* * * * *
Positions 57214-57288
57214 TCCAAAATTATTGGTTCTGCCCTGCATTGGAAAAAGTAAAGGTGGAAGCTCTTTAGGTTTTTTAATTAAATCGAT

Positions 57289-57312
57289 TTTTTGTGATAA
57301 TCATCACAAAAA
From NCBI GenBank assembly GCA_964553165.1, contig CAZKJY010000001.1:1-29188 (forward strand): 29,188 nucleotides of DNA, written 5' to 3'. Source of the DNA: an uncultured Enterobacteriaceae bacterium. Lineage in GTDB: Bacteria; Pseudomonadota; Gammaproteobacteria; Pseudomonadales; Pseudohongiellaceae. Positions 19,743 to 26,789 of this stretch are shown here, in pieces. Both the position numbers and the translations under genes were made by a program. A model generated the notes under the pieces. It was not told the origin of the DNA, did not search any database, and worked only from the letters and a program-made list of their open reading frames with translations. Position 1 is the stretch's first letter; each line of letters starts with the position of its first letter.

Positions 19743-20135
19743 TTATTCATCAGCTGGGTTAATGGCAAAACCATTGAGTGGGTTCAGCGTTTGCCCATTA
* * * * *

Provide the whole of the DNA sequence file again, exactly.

Positions 57214-57288
57214 TCCAAAATTATTGGTTCTGCCCTGCATTGGAAAAAGTAAAGGTGGAAGCTCTTTAGGTTTTTTAATTAAATCGAT

Positions 57289-57312
57289 TTTTTGTGATAA
57301 TCATCACAAAAA
From NCBI GenBank assembly GCA_964553165.1, contig CAZKJY010000001.1:1-29188 (forward strand): 29,188 nucleotides of DNA, written 5' to 3'. Source of the DNA: an uncultured Enterobacteriaceae bacterium. Lineage in GTDB: Bacteria; Pseudomonadota; Gammaproteobacteria; Pseudomonadales; Pseudohongiellaceae. Positions 19,743 to 26,789 of this stretch are shown here, in pieces. Both the position numbers and the translations under genes were made by a program. A model generated the notes under the pieces. It was not told the origin of the DNA, did not search any database, and worked only from the letters and a program-made list of their open reading frames with translations. Position 1 is the stretch's first letter; each line of letters starts with the position of its first letter.

Positions 19743-20135
19743 TTATTCATCAGCTGGGTTAATGGCAAAACCATTGAGTGGGTTCAGCGTTTGCCCATTA